But a particularly concentrated wave of attacks has hit those with the most obviously valuable online accounts: virtual-currency fanatics like Burniske.
Within minutes of getting control of Burniske’s phone, his attackers had changed the password on his virtual-currency wallet and drained the contents — some $150,000 at today’s values.
Most victims of these attacks in the virtual-currency community have not wanted to acknowledge it publicly for fear of provoking their adversaries. But in interviews, dozens of prominent people in the industry acknowledged that they had been victimized in recent months.
“Everybody I know in the cryptocurrency space has gotten their phone number stolen,” said Joby Weeks, a bitcoin entrepreneur.
Weeks lost his phone number and about $1 million worth of virtual currency late last year, despite having asked his mobile phone provider for additional security after his wife and parents lost control of their phone numbers.
The attackers appear to be focusing on anyone who talks on social media about owning virtual currencies or anyone who is known to invest in virtual currency companies, such as venture capitalists. And virtual currency transactions are designed to be irreversible.
Accounts with banks and brokerage firms and the like are not as vulnerable to these attacks because these institutions can usually reverse unintended or malicious transactions if they are caught within a few days.
But the attacks are exposing a vulnerability that could be exploited against almost anyone with valuable emails or other digital files — including politicians, activists and journalists.
Last year, hackers took over the Twitter account of DeRay Mckesson, a leader of the Black Lives Matters movement, by first getting his phone number.
In a number of cases involving digital-money aficionados, the attackers have held email files for ransom — threatening to release naked pictures in one case, and details of a victim’s sexual fetishes in another.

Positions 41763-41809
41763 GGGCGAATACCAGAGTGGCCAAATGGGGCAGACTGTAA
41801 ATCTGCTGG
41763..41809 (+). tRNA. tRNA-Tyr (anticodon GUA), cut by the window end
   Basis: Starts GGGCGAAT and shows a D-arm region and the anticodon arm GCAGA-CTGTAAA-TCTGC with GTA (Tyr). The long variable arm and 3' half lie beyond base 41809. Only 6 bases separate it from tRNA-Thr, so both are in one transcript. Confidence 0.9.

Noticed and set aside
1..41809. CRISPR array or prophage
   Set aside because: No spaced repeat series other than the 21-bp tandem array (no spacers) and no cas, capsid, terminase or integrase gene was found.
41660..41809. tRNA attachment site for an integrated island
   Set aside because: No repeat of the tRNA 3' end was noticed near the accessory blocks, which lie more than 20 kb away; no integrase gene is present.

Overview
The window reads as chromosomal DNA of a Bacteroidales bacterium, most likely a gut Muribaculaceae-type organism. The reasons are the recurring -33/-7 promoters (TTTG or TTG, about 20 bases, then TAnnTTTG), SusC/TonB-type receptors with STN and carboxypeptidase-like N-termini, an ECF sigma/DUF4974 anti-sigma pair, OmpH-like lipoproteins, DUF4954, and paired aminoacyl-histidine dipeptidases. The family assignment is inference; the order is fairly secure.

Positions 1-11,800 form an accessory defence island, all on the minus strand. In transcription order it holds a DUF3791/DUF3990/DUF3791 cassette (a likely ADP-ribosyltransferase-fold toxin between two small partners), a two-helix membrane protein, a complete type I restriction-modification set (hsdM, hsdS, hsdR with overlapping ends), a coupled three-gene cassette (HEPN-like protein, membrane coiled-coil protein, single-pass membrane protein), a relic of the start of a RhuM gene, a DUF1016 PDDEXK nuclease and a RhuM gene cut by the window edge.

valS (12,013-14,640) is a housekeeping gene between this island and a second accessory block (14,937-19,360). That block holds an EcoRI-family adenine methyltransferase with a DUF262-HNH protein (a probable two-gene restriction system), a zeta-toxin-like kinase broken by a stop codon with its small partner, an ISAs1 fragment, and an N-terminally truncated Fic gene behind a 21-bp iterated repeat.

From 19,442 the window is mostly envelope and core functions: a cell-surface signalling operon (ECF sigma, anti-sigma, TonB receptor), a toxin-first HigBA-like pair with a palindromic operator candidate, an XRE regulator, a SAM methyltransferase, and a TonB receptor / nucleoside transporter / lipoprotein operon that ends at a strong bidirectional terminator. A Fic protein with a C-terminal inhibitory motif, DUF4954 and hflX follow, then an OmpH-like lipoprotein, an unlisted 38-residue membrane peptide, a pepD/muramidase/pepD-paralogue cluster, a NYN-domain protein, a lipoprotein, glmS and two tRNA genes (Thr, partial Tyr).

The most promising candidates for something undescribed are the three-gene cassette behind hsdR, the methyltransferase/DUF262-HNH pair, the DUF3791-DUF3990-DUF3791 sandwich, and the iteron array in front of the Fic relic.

The vulnerability of even sophisticated programmers and security experts to these attacks sets an unsettling precedent for when the assailants go after less technologically savvy victims. Security experts worry that these types of attacks will become more widespread if mobile-phone operators do not make significant changes to their security procedures.
“It’s really highlighting the insecurity of using any kind of telephone-based security,” said Michael Perklin, chief information security officer at the virtual currency exchange ShapeShift, which has seen many of its employees and customers attacked.
Mobile-phone carriers have said they are taking steps to head off the attacks by making it possible to add more complex personal identification numbers, or PINs, to accounts, among other steps.
But these measures have not been enough to stop the spread and success of the culprits.
After a first wave of phone-porting attacks on the virtual-currency community last winter, which was reported by Forbes, their frequency appears to have ticked up, Perklin and other security experts said.
In several recent cases, the hackers have commandeered phone numbers even when the victims knew they were under attack and alerted their cellphone provider.
Adam Pokornicky, a managing partner at Cryptochain Capital, asked Verizon to put extra security measures on his account after he learned that an attacker had called in 13 times trying to move his number to a new phone.
But just a day later, he said, the attacker persuaded a different Verizon agent to change Pokornicky’s number without requiring the new PIN.
A spokesman for Verizon, Richard Young, said that the company could not comment on specific cases, but that phone porting was not common.
“While we work diligently to ensure customer accounts remain secure, on occasion there are instances where automated processes or human performance falls short,” he said. “We strive to correct these issues quickly and look for additional ways to improve security.”